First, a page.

FIGS. 2, 7, and 8 show details of the fiber payout area 21 of the module 10. In the illustrated embodiment, it is assumed that fiber is wound on the spool 20 in such a direction so that when the fiber is drawn through the payout area 21 of the module, the spool rotates counterclockwise as viewed in FIG. 1. As seen in FIG. 2, the cylindrical wall 29 that surrounds the spool 20 forms a circumferential gap 51 through which the fiber is guided when unwound from the spool, and the sides of the gap 51 are rounded at 52, 54.
At the module payout area 21, a rectangular fiber payout opening 56 is formed in the wall 15 of the module body 12. The opening 56 is bound by a top edge 56 a, and left and right side edges 56 b, 56 c of the wall 15 as viewed in FIGS. 2 and 8. The side edges 56 b, 56 c are spaced apart by approximately 0.239 inch (6.07 mm), and all three edges 56 a-c are rounded with a radius of curvature R of not less than a minimum bend radius specified for fiber supplied from the spool 20, for example, R=0.100 inch (2.54 mm) or greater. Accordingly, the fiber will not be snagged or bend critically when drawn out of the module 10 in a direction from the left, the right, or above the module payout opening 56.
As shown in FIG. 8, an approximately 0.400 inch (10.16 mm) wide edge 14 a of the base 14 of the module body 12 is set back by a distance of, e.g., about 0.200 inch (5.08 mm) from the outside surface of the wall 15 of the body 12 at the payout area 21. A trapezoidal shaped area 58 is extruded or cut into the base 14 such that the area 58 ramps downward at an angle A of about 8.25 degrees over a horizontal distance D of about 0.400 inch (10.16 mm) between an upper edge 58 a of the area 58, and a lower edge 58 b of the area that substantially coincides with the set back edge 14 a of the base 14. The lower edge 58 b of the area 58 is rounded and substantially flush with a supporting surface S beneath the base. See FIG. 7. The width of the upper edge 58 a of the area 58 is, e.g., about 0.159 inch (4.04 mm), and the width of the lower edge 58 b is, e.g., about 0.239 inch (6.07 mm).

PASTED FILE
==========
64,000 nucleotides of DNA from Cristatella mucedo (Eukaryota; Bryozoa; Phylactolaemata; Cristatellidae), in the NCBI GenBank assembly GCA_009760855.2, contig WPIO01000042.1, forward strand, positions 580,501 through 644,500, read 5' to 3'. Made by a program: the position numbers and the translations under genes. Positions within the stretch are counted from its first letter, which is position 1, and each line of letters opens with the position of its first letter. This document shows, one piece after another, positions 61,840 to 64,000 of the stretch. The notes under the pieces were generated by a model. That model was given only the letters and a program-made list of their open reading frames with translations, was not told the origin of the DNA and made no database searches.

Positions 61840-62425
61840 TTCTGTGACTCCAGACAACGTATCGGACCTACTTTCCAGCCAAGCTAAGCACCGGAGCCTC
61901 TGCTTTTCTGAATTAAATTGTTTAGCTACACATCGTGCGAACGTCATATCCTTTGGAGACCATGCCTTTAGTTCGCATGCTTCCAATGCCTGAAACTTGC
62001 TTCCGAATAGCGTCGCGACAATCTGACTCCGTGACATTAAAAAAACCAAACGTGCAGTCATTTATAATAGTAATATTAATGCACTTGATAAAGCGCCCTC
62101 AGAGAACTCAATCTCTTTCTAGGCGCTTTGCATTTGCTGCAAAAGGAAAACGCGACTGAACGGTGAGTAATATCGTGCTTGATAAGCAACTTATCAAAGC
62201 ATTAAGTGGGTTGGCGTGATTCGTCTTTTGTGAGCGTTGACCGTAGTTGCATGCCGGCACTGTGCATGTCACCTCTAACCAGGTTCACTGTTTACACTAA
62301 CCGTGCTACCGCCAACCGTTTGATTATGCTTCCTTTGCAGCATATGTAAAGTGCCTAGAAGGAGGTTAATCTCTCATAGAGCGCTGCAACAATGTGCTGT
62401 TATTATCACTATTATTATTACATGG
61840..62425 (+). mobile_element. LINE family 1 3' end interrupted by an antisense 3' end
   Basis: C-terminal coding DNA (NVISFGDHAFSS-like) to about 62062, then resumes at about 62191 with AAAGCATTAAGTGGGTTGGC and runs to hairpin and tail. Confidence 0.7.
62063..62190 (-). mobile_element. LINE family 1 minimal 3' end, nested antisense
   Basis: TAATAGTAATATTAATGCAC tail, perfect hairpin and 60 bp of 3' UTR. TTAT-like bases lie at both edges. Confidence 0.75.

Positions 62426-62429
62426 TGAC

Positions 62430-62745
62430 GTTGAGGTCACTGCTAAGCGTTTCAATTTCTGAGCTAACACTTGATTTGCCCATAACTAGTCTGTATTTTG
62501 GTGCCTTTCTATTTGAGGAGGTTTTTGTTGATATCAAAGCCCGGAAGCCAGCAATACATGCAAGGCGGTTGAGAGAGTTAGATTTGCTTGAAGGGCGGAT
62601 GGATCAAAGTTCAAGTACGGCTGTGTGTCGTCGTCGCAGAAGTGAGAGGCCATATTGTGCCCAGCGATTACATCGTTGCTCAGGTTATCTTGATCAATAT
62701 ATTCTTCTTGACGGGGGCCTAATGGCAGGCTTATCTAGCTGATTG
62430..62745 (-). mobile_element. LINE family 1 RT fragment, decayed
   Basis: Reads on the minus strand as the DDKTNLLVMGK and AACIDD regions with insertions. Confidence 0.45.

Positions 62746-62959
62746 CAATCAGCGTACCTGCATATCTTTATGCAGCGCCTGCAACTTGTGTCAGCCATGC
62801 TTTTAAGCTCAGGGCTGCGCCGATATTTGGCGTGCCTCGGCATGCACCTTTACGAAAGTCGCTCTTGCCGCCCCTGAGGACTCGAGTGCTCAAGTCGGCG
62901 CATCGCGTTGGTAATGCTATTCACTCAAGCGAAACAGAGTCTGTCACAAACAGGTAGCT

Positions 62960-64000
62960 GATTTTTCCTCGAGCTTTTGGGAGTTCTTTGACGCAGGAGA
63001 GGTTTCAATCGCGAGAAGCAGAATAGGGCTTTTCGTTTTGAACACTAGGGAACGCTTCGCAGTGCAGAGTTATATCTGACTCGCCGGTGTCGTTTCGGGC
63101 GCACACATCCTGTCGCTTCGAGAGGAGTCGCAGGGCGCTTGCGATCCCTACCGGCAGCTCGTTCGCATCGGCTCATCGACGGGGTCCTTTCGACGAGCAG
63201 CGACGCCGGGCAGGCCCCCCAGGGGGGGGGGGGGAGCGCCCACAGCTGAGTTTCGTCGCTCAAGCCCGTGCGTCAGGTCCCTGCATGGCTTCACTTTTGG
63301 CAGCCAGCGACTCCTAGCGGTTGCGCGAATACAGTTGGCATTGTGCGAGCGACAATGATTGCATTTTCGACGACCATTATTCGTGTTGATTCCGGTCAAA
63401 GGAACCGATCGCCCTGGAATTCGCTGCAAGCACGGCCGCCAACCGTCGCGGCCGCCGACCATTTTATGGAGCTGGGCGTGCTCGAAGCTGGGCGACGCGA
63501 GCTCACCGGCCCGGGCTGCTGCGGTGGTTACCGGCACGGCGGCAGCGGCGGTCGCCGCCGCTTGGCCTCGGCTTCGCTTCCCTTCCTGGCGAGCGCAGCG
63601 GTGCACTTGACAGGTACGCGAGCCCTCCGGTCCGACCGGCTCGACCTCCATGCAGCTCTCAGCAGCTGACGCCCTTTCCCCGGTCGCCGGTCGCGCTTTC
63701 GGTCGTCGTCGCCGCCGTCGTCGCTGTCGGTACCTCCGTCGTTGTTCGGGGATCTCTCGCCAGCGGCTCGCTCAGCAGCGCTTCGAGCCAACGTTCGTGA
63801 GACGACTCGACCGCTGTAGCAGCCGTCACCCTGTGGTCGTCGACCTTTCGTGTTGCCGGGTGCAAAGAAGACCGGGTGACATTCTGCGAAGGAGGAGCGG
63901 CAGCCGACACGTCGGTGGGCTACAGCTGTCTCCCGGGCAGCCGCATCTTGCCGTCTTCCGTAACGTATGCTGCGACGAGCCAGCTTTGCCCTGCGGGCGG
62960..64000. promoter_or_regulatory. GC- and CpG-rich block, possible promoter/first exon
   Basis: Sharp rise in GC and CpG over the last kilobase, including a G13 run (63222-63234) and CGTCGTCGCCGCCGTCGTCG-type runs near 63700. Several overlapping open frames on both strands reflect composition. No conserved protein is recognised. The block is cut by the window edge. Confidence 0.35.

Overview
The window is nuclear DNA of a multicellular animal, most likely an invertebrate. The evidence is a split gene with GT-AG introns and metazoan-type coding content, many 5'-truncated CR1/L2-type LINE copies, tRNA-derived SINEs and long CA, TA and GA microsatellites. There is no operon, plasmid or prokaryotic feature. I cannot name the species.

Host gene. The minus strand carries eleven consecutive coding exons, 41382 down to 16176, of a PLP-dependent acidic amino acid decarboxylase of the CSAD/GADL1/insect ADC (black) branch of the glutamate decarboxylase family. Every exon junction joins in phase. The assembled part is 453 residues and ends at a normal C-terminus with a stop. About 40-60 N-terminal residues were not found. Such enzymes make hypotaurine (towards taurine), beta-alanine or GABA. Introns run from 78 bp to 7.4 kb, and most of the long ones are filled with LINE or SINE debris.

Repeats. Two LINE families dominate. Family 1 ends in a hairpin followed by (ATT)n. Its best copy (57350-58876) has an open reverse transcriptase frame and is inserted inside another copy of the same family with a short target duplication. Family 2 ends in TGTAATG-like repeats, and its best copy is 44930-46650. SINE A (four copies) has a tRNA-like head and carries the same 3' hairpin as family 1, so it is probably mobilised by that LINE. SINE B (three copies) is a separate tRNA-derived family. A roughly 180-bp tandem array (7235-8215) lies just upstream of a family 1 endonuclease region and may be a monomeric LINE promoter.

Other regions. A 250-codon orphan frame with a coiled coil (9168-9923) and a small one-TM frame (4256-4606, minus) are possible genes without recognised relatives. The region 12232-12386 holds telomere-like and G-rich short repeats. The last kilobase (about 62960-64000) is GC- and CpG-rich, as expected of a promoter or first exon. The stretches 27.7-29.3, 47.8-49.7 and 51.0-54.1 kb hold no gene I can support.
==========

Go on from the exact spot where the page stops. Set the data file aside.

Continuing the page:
The area 58 on the base 14 provides a gradual downward ramp for fiber traveling from the supply spool 20 toward the payout area 21 of the module when fiber is drawn out of the payout opening 56. Because the lower edge 58 b of the area 58 is substantially flush with the supporting surface S, the drawn fiber can be adhered directly to the surface S beneath the base 14 at the payout opening 56, thus minimizing or avoiding any adverse visual impact of the fiber near the module 10 at the premises.
While the foregoing represents preferred embodiments of the present invention, it will be understood by persons skilled in the art that various changes, modifications, and additions can be made without departing from the spirit and scope of the invention, and that the invention includes all such changes, modifications, and additions that are within the scope of the following claims.